The return to innocence is what drives so much of the American adult narrative. It’s why so many of us have children, so we can vicariously relive life’s gleaming optimism through our children’s eyes. The innocence is summarized neatly in a scene when Fuckshit, a rhapsodic long-haired skater a few years older than Stevie, played by Olan Prenatt, explains to a genuinely engrossed homeless man about why they skateboard all day: “[It’s] why we ride a piece of wood—like, what that does to somebody’s spirit.” If an adult uttered those words, we could aptly scoff at their own self-indulgence; but the unprompted candidness of the young is what makes it good and true. That same scene was inspired by a moment just before the end credits in Plan B’s 1993 skate video, Virtual Reality, when one of the skaters sings along to Here Comes The Sun with a homeless man playing on his guitar. There was no mockery, no escaped abuse; just a moment of genuine kinship for the streets.

Because the treatment of the homeless and of skaters at the time were similar. Especially a young black man like Na-kel Smith who plays Ray, the oldest and most talented of the group, who occasionally nudges Stevie in a direction that an older brother or father should. He offers gentle encouragements that could only have been learned from his own time living and falling.

Mid90s has been compared much with the 1995 classic, Kids, for the obvious superficial similarities. Kids is about a day in the life of a group of New York City teenagers, their experimentation with dirty words, their required exaggerations of those novel sexual exploits, when every kiss and touch of a nipple felt like Rocky Balboa’s celebration at the top of the stairs. But as accurate as the youth’s depiction in Kids may have been, it was the product of generational cynicism, a sort of updated Reefer Madness that terrified parents on every friendless cul-de-sac than it did inspire more of an introspective art form. The similarities are there: Telly, the main teenage stalwart of awkwardness, intones to his friend about virgins. “I love ‘em. No diseases, no loose as a goose pussy, no skank. No nothin. Just pure pleasure.” It’s two excruciating hours of this. Watching it today, you don’t cringe for him and his clumsy gloating, but for yourself. We remember when this was the way it was—a collective effort of mentally inscribing the most irreverent displays from our older brothers and drunk uncles and coming to school each day as if to share our dirtiest vocal capabilities, gluing “pussy” with “cocksucker” with “your mom” like they were loose interchangeable Scrabble pieces. There’s a moment in Mid90s when Stevie first steps foot in the Motor Avenue skate shop, where he glimpses from behind a t-shirt rack at the private dialogue of his soon-to-be friends. They debate if they’d rather suck their dad’s dick or eat their mom out. Life or death. It’s as accurate of a moment as ever could be. Lunch hour was an endless joust of hypotheticals: would you rather break both legs or let your sister shit in your mouth. Debates that could run on for hours, fissuring our unrealized ideological confines. But there was always the bleary self-awareness that the whole thing was in jest, that life itself is just some strange ephemeral quip, fueled by waggery and drunkenness. Mid90s captured that integral lightheartedness within its dialogue that Kids didn’t.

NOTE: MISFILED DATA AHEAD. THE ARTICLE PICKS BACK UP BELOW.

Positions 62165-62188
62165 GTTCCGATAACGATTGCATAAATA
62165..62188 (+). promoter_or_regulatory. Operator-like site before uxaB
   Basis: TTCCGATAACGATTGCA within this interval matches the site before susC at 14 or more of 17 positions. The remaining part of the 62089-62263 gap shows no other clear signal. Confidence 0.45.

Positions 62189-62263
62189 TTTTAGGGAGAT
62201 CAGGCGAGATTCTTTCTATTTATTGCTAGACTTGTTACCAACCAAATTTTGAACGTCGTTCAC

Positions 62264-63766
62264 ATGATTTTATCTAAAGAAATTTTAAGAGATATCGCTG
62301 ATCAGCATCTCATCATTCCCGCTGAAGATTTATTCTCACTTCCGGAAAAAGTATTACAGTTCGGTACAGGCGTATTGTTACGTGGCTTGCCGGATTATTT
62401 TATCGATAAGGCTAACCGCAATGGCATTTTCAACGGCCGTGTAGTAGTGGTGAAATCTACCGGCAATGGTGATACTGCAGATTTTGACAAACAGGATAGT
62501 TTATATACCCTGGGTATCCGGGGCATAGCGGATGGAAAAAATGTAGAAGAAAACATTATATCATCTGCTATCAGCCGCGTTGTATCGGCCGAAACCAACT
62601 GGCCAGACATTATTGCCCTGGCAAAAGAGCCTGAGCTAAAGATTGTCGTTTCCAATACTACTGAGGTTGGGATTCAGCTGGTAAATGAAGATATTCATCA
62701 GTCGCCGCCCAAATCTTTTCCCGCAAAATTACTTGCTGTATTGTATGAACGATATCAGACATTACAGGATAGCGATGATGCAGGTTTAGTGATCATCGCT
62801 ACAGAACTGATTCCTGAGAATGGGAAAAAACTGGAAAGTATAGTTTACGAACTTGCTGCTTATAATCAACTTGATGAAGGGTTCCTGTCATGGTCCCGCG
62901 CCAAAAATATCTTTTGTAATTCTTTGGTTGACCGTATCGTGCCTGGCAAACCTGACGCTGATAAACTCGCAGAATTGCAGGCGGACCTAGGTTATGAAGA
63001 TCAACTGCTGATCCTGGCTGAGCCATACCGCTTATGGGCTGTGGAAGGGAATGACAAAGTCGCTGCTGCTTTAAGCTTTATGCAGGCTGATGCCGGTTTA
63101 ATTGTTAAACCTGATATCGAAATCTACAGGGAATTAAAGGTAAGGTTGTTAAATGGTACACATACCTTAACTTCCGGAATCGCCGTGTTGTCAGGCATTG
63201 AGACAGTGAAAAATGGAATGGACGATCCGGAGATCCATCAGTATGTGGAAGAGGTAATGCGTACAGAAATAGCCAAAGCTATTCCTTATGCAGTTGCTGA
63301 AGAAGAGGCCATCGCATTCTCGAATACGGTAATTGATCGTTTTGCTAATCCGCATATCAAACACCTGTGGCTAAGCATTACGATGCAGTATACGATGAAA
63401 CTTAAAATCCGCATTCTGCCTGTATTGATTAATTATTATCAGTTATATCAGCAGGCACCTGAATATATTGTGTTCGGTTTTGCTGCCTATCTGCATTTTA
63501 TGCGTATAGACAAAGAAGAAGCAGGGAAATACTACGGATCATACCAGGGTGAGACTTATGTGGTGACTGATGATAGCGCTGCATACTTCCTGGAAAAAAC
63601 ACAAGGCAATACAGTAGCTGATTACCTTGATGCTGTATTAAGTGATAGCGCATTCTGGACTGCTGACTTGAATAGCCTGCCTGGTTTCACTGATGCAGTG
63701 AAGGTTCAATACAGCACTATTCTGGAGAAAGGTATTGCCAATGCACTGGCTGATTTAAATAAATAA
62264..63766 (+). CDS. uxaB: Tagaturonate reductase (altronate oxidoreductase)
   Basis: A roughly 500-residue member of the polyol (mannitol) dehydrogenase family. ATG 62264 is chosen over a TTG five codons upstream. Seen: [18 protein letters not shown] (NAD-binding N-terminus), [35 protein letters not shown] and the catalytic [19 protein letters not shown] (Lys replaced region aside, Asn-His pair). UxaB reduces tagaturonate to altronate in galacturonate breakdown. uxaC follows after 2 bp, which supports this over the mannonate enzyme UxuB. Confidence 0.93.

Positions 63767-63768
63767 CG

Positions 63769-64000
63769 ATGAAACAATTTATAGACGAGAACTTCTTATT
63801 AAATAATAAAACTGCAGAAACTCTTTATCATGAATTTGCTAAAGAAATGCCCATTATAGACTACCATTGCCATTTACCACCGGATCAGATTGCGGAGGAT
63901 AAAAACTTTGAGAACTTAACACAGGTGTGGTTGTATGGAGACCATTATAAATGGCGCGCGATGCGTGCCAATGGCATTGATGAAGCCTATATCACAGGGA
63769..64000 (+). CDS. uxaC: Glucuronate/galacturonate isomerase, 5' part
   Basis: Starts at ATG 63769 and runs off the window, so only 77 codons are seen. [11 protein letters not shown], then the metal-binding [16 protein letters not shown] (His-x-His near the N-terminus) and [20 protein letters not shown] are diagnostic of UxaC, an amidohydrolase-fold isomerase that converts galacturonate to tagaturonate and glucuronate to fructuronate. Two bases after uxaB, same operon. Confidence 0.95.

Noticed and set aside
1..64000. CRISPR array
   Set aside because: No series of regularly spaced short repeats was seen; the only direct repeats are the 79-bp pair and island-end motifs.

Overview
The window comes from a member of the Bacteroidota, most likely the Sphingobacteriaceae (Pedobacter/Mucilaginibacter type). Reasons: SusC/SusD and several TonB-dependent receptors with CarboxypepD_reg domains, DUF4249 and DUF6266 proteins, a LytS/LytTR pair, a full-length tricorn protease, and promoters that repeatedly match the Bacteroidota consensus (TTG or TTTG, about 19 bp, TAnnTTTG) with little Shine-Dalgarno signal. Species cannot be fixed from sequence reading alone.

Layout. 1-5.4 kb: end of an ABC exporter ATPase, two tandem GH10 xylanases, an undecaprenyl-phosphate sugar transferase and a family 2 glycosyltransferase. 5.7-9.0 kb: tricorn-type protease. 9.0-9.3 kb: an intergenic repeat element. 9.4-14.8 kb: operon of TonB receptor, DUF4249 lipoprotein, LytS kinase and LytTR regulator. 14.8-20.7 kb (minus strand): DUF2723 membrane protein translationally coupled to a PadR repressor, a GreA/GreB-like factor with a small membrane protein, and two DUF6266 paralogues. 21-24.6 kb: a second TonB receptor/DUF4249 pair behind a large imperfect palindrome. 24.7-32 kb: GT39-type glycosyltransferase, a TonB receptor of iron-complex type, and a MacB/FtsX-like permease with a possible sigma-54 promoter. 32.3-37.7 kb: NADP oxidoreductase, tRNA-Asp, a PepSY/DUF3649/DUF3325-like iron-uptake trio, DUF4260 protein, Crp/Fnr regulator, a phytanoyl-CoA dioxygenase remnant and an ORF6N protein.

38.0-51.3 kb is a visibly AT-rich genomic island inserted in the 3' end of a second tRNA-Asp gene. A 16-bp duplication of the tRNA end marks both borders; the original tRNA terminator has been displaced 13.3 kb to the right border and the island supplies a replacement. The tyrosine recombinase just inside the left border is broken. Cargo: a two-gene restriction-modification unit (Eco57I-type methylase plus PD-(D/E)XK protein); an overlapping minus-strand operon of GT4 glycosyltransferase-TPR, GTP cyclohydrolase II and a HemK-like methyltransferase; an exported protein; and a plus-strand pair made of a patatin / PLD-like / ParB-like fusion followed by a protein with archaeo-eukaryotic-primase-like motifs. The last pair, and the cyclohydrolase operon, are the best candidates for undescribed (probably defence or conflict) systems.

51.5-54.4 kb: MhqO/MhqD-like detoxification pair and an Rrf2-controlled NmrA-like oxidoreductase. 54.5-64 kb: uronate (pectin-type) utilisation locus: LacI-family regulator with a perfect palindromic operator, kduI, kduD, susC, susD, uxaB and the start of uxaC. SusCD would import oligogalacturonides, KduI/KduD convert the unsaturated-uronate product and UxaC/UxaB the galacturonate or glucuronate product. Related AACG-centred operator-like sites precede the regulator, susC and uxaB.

Because at that age you’re still learning to form words, trying to croak out some meaning from your smutty orifice. As if there’s a vague awareness that we’ve only recently been weened off the teet, and our mouth is now told to perform, to interact casually and senselessly like normal adults do. Before you become a caricature of yourself, miming the sayings of pristine lawnmower American suburbia, drinking a light beer at your buddy’s bar-b-que, saying things like, “just nod your head and say she’s right,” as you all laugh together like you’ve never heard that witticism before. Mid90s is also the last hurrah of innocence before we start acting out these manufactured identities.